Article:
Declassified diplomacy: Washington’s hesitant plans for a military coup in pre-revolution Iran

۲۶ بهمن ۱۳۹۳

Iranian Shia clerics address crowds of demonstrators in Tehran on 10 February 1979. Photograph: Alain Keler/Alain Keler/Sygma/Corbis

The president’s man in Tehran was feeling the pressure and needed reassurance. On 12 January 1979, General Robert “Dutch” Huyser wrote to Harold Brown, US secretary of defense, and General David Jones, chairman of the Joint Chiefs of Staff, to make sure he knew what they wanted him to do.

“In my conversation with Secretary Brown the night of January 11, 1979, there seemed to be some doubt in your mind as to my understanding of US policy and my instructions,” Huyser wrote in a cable. “I believe I thoroughly understand and I am following them to the letter.” Huyser then outlined point by point his terms of reference as he understood them.

The Huyser cable is part of a trove of declassified US government documents that relate to the so-called Huyser mission, undertaken by the Carter administration at the height of the Iranian revolution. Thirty-six years later, many Iranians still believe Huyser was sent to Tehran to neutralise the Iranian army as part of a deal to put Ayatollah Ruhollah Khomeini in power. The Americans, they say, naively thought Khomeini, an anti-communist, would protect their interests in the Persian Gulf after the Shah’s departure.

US officials from the time insist no such plot existed. They deny allegations of undermining the shah or that Huyser’s mission constituted interference in ’s sovereign affairs. But the absence of evidence has encouraged conspiracy theories.

Now, release of the Huyser cable allows us to read in the general’s own words what he and his handlers believed were his orders. For the first time we can see what President Jimmy Carter and his national security team hoped to achieve. Far from showing evidence of a well-oiled conspiracy, the document reveals an astonishing lack of awareness on the part of US officials trying to manage events thousands of miles away that they had failed to understand from the start.


The last US Ambassador to Iran, William Sullivan, had plans of his own. He secretly met with representatives of Ayatollah Khomeini before the revolution. Photograph: Bettmann/Corbis

General Huyser arrived in Tehran on 7 January, four days after Carter decided to send an envoy. The president and his advisers had been shocked at the speed of events as a year of protests against the shah’s 37-year reign had exploded into revolution. The Americans accepted the shah was finished, and supported his decision to transfer power to a new civilian administration, led by Shapour Bakhtiar, before leaving for a long “vacation” likely to mean exile.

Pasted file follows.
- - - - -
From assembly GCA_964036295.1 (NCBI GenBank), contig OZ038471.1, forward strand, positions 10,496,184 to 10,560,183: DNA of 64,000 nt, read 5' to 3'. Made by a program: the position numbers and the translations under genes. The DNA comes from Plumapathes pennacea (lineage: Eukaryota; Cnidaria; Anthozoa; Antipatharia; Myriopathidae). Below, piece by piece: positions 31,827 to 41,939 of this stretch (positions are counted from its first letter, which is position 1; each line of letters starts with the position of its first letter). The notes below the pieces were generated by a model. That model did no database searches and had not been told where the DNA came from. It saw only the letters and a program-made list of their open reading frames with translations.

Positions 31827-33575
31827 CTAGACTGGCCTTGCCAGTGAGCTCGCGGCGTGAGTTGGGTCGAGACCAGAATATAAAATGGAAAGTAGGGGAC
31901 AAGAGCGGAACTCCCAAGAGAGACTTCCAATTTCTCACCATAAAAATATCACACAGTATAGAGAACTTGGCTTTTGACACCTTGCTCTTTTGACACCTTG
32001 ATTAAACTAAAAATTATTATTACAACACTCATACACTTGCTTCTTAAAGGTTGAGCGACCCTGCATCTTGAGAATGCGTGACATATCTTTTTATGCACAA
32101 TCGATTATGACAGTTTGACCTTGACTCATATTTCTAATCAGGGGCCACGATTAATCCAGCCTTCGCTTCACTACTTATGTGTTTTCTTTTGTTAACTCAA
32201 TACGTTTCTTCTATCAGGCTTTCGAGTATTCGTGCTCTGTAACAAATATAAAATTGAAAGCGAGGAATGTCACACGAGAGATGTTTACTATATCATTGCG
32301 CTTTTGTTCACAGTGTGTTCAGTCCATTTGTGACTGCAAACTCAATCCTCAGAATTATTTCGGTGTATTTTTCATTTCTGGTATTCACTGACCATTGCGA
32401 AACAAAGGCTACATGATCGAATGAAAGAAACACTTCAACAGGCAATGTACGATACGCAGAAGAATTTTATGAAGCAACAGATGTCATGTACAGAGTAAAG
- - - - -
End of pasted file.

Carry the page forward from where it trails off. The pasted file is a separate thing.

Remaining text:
The White House was also aware of nervousness in the ranks of the Iranian military. The shah’s senior generals predicted the army would collapse in the absence of their commander-in-chief – so for many of them it seemed better to seize power quickly than wait for a revolutionary bloodbath.


President Jimmy Carter and wife Rosalynn escort Shah Mohammed Reza Pahlavi of and the Shahbanou to a state dinner in the White House Photograph:

President Carter had won election on a platform of support for human rights. Once in office he had pressed the shah to release political prisoners and liberalise his regime. With that in mind, he was hardly about to order a repeat of Operation Ajax, through which the CIA had in 1953 helped restore the shah to his throneafter an earlier bout of civil unrest. But neither could Carter afford to “lose” the country that guarded the approaches to all the oil fields of the Persian Gulf.

As Huyser later put it in his memoir: “As long as there was a civilian government, President Carter felt it was urgently necessary to persuade the military to throw their whole weight behind that government after the Shah had left. How could this be done? It seemed that the President was thinking of dispatching a special emissary, and he was casting about for a senior military figure with diplomatic experience and extensive knowledge of who could inspire the trust of Iran’s military leaders.”

Huyser, deputy commander of the Supreme Allied Command in Europe, was the obvious candidate. He had made several trips to Tehran over the previous year advising the shah and his generals on how to improve decision-making in the armed forces. Carter selected Huyser because he believed the general retained the confidence of both governments.

Such was the mission’s sensitivity that US officials were reluctant to give Huyser written orders. When he protested – Nato commander General Alexander Haig had warned him the White House would scapegoat him if his mission failed – Huyser was given only what he later described in his memoir as a “draft” text whose instructions “were basic and incomplete.” After four days in Iran, Huyser sought clarification.


General Huyser Photograph: US Air Force

In his 12 January cable, Huyser told Secretary Brown and General Jones he believed the president wanted him to relay six points to the Shah’s generals. First, it was vital for the US and Iran “to have strong and stable government ties”. Second, Carter was “deeply impressed” with the Imperial Iranian Armed Forces. Third, the president believed “the best interests of all can be realized by a strong and stable civilian government”.

Fourth, Bakhtiar’s new civilian government “must have the full support of the military”. Fifth, this support “can only be achieved if military leaders stick to their jobs”: they should not leave the country and they should “work as one team”. Sixth, the US government “from the president on down remain strongly behind them”.

But Huyser knew Carter and his advisers had not ruled out US support for a coup. Within the cabinet there had been a split between Zbigniew Brzezinski, the national security advisor, who supported immediate action and Cyrus Vance, the secretary of state, who opposed a coup at all costs.